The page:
Preparing the World for the Next Pandemic

May 3, 2021
Implementing effective security at a healthcare facility requires a facilitywide approach.

After hundreds of thousands of deaths attributed to COVID-19, healthcare officials naturally are concerned about how they should prepare healthcare facilities for the next pandemic.

“As people return to work and entertainment in their daily lives, we believe that occupants, guests and customers within a facility will continue to want healthy solutions to help avoid the next pandemic,” says Darren Blankenship, vice president of vertical sales at dormakaba. “Customers will likely frequent facilities where they feel that health is paramount and steps to maintain a healthy environment are evident.”

The question is: What can locksmiths do to protect these facilities further so if another pandemic takes place, the situation won’t be dire?

Specific concerns, as they pertain to the locksmith trade, include the following:

  1. Access control measures — mechanical and electronic — that are conducive to isolating the sick from those who remain well.
  2. How to promote touchless access without compromising overall facility security.
  3. Ways in which to automate the intake process that include noninvasive, data-oriented methods of electronic tracking to assure that management and security know who potentially is ill and who isn’t.

Touch-Free Access

One of the first considerations with regard to the prevention of disease is the elimination of physical contact between individuals who might have, or at least carry, an infectious disease and others. Because traditional door access typically involves physical contact, providing hands-free access at healthcare facilities is at the top of our To-Do list. Fortunately, the security industry already was transitioning to this before COVID-19 came along.

With this clearly in mind, the replacement of traditional hands-on methods of entry, such as mechanical locks and access control keypads, with touch-free technologies must continue into the foreseeable future, particularly in healthcare.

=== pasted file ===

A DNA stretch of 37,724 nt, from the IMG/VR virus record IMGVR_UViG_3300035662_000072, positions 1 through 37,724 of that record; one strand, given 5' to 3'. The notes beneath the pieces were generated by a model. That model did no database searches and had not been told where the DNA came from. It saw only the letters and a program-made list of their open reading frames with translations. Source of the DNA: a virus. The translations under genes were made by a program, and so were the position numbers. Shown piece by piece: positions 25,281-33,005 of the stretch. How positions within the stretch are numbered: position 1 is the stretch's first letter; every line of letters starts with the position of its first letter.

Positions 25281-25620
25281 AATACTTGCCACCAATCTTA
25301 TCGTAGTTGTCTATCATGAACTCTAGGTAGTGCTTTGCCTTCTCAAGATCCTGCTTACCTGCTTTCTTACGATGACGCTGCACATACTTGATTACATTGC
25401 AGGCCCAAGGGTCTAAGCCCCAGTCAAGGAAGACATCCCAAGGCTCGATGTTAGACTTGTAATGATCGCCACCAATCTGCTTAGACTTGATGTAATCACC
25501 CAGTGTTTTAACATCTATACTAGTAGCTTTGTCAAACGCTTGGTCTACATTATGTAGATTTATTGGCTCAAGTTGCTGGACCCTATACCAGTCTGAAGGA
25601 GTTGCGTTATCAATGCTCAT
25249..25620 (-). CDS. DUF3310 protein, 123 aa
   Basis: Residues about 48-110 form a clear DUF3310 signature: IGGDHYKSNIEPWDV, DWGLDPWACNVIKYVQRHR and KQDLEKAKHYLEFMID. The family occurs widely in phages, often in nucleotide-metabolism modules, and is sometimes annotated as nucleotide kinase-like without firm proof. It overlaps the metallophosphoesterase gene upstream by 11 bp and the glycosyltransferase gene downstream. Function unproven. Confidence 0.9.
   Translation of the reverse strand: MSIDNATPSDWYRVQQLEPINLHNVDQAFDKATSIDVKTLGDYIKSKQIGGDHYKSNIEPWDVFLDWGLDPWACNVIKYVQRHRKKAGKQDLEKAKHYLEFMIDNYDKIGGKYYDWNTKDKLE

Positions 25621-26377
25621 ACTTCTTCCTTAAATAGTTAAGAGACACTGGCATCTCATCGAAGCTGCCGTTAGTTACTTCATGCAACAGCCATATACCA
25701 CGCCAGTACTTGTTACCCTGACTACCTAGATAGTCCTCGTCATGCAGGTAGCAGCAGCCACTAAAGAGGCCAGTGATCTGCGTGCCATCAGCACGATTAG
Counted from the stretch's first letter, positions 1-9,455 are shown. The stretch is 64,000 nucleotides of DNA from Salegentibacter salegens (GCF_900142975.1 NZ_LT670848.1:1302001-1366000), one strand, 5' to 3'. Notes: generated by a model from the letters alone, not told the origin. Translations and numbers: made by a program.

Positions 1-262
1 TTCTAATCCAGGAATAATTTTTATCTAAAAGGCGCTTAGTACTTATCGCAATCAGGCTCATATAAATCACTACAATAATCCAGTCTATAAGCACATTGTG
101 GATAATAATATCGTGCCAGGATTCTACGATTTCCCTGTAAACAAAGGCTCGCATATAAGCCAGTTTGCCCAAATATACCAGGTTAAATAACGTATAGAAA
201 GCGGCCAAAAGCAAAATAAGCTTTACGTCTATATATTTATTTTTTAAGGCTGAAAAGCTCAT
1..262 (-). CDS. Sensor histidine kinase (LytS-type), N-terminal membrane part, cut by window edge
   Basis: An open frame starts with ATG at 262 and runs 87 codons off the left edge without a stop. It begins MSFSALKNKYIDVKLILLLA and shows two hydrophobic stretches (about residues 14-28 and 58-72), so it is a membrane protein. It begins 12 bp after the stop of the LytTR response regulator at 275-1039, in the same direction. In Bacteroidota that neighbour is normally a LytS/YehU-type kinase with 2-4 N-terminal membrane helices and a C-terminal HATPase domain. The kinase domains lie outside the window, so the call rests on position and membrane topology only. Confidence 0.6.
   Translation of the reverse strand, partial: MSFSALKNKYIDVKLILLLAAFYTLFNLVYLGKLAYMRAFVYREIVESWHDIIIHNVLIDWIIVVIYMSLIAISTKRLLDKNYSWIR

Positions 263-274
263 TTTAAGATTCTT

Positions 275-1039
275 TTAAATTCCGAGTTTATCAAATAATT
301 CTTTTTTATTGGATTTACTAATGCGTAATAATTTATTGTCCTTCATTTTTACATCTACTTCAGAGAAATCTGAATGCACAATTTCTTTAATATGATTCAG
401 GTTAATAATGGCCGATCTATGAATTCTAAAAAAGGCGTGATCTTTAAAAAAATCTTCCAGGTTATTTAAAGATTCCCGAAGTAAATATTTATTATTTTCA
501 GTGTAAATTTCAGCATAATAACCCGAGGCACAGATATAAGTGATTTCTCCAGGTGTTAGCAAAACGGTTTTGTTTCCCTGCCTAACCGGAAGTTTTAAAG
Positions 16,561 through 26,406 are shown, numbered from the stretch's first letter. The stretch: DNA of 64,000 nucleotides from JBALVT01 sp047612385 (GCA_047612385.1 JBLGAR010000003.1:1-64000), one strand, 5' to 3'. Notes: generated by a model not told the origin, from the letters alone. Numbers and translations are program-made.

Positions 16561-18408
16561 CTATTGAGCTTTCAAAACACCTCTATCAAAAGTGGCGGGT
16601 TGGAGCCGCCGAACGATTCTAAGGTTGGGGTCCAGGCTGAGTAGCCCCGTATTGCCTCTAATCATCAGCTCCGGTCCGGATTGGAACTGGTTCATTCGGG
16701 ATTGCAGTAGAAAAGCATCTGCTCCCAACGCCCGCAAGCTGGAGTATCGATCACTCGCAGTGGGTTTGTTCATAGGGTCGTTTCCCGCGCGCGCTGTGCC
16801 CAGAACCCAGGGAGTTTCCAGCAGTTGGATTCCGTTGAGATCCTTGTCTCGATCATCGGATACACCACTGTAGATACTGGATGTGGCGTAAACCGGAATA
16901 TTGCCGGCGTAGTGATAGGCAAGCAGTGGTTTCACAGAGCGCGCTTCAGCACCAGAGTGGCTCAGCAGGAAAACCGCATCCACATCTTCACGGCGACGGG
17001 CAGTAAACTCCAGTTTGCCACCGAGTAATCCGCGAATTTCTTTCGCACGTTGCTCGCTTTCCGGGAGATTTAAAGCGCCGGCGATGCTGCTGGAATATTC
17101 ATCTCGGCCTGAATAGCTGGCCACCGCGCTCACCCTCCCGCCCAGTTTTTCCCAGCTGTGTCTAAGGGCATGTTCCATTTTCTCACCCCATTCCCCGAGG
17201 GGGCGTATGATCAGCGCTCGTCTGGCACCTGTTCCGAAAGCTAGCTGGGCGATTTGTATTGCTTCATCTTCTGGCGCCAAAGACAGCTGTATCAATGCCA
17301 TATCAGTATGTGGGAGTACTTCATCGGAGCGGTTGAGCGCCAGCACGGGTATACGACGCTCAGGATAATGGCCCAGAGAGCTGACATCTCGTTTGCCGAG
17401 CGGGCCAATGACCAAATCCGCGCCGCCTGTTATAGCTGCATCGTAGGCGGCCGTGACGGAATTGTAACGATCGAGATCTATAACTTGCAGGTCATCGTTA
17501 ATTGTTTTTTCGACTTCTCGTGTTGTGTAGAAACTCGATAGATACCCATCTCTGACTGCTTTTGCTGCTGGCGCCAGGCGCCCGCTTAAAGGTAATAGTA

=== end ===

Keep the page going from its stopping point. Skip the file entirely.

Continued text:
“Touchless access is crucial in high-contact public places, such as healthcare facilities, “ Blankenship says. “[The facilities should bring] contactless, barrier-free and user-friendly access to the entrance to minimize high-frequency touch points and reduce the spread of germs.”

A good example are the hands-free, Request-to-Exit (REX) devices found in nursing homes, clinics, hospitals and other healthcare facilities, sometimes in tandem with an automatic door operator. Now, with the wave of a hand, doors unlock,which allows someone to leave the building without touching a mechanical lock, egress keypad or any other device. This is a big seller for those who deal with electronic access control (EAC). Just think of all the REX push-buttons that are out there.

Although this type of REX typically is employed on building exit doors, it can be used on interior doors that are equipped with a low-energy door operator. However, Thomas Baker, owner of 304 Locksmithing of Dunbar, West Virginia, says he hasn’t seen much use of automatic door operators in healthcare facilities.

“Most have minimized patients touching surfaces by propping doors open and disinfecting, or cleaning has increased,” he says. “I’m sure openers may help, but most clients aren’t putting money into those specifically.”

An alternative is a simple mechanical device that allows someone to open an in-swinging door (from the user’s vantage point), such as options that are found in ASSA ABLOY’s Safer2Open suite of hands-free solutions.